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Almost a year after 22-year-old Rekia Boyd (pictured) was gunned down on Chicago’s West Side by Chicago detective Dante Servin, the Chicago City Council Wednesday approved a $4.5 million settlement with the family, reports ABC News.

Boyd was an innocent bystander in Chicago’s Douglas Park around 1:00 a.m. on March 21, 2012 when Servin, responding to a disturbance call, arrived on the scene. The officer exchanged words with Antonio Cross, who was also in the park. After turning away, Servin, who was in his car, claims he saw Cross pull out a gun. It was actually his cell phone, but it was too late.

Servin fired five shots “blindly” over his shoulder, shooting Cross in his thumb and striking Boyd in the head. She died the next day at Mount Sinai Hospital.

Cross was charged with aggravated assaulted against Servin. The officer did not appear for the court date, so charged were dropped.

“We didn’t even get a damn I’m sorry yet. We’re still waiting,” said Boyd’s brother, Martinez Sutton.

Sutton and Darian Boyd, Rekia’s other older brother said that the family not only had not received condolences from the Chicago Police Department, but that Police Superintendent Gary McCarthy called the death “justified” in a press conference following the shooting.

“We’ve made multiple attempts to contact them and even asked news stations to please contact them since they won’t talk to us,” said Darian Boyd to Truth-Out at the time, adding, “It just makes it that much harder to deal with the grief.”

Though Boyd’s family will receive $4.5 million as part of a wrongful death settlement, they say justice has in no way been served until or unless Servin is criminally charged  in the shooting death.

ABC reports more on the settlement and continuing investigation below:

“Superintendent (Garry) McCarthy and State’s Attorney (Anita) Alvarez should accelerate their investigation and bring charges,” said Bishop Tavis Grant. “It’s very clear this woman was murdered.”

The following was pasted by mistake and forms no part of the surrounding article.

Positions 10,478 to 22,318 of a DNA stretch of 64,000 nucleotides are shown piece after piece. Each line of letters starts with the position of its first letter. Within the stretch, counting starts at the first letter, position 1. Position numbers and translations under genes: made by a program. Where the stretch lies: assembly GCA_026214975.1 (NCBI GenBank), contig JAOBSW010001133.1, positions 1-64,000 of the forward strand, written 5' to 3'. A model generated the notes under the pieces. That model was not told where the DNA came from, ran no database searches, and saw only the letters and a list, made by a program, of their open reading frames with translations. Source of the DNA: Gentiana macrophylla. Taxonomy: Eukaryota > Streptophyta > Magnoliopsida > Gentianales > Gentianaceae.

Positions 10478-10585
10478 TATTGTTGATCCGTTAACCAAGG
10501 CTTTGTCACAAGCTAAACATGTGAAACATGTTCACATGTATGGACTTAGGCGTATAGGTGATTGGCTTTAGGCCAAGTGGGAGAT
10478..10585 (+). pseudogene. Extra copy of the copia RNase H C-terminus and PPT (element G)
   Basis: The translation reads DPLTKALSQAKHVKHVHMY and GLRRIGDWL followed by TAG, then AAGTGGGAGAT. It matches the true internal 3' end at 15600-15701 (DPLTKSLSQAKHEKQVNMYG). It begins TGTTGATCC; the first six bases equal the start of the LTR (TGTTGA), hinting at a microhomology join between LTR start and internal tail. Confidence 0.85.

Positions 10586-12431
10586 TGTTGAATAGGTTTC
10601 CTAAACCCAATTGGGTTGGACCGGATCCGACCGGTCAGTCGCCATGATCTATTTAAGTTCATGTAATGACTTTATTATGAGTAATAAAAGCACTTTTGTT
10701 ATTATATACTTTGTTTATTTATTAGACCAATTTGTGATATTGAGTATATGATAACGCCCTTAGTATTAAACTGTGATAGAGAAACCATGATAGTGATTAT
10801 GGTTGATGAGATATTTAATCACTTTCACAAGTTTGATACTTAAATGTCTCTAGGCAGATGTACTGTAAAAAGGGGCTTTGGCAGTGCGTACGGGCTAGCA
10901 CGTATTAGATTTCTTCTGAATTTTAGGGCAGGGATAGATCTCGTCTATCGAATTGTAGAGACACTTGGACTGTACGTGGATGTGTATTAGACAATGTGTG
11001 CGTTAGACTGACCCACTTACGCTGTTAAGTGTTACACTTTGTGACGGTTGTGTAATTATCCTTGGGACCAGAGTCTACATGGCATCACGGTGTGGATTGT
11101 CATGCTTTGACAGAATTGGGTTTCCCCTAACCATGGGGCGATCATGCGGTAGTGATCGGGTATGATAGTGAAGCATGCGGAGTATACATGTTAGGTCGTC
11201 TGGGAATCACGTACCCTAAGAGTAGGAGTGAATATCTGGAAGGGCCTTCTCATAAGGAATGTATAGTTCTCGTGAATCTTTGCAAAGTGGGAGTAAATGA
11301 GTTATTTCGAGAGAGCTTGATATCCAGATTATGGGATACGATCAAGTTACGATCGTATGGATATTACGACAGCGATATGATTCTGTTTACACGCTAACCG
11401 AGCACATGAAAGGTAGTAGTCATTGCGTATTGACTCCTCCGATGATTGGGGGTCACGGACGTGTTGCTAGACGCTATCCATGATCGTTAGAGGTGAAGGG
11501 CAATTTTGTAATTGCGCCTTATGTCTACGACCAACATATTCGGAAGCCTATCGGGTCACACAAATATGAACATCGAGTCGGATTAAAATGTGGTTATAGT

Detective Servin was placed on administrative duty after the shooting where he remains today.

The Independent Police Review Authority in November turned over its report on the shooting to the State’s Attorney office where it currently remains.


“This has been a farce all along,” said Benjamin Starks, Cross’ attorney. “They knew they were not going to go forward, but they kept up the charade.”

After approving another multi-million dollar settlement involving police conduct, some council members wonder aloud about discipline.

“There are certain mistakes that people make and they do lose their jobs for them. There are consequences for those mistakes,” said Alderman Howard Brookins.

The financial settlement in the Boyd death came quickly, but the possible criminal prosecution of a police officer is not moving at the same speed.

The State’s Attorney’s office says that its review is ongoing and beyond that no comment on when or whether charges may come.

For Rekia Boyd’s family, her death is much more than a “mistake”:

“Her death certificate says killed by police,” said Sutton, “but I feel like my sister was murdered.”

Boyd was gunned down less than one month after 17-year-old Trayvon Martin was killed by  neighborhood watchman George Zimmerman. As that case lingers on in the legal system, Zimmerman continues to elude consequences for his crime.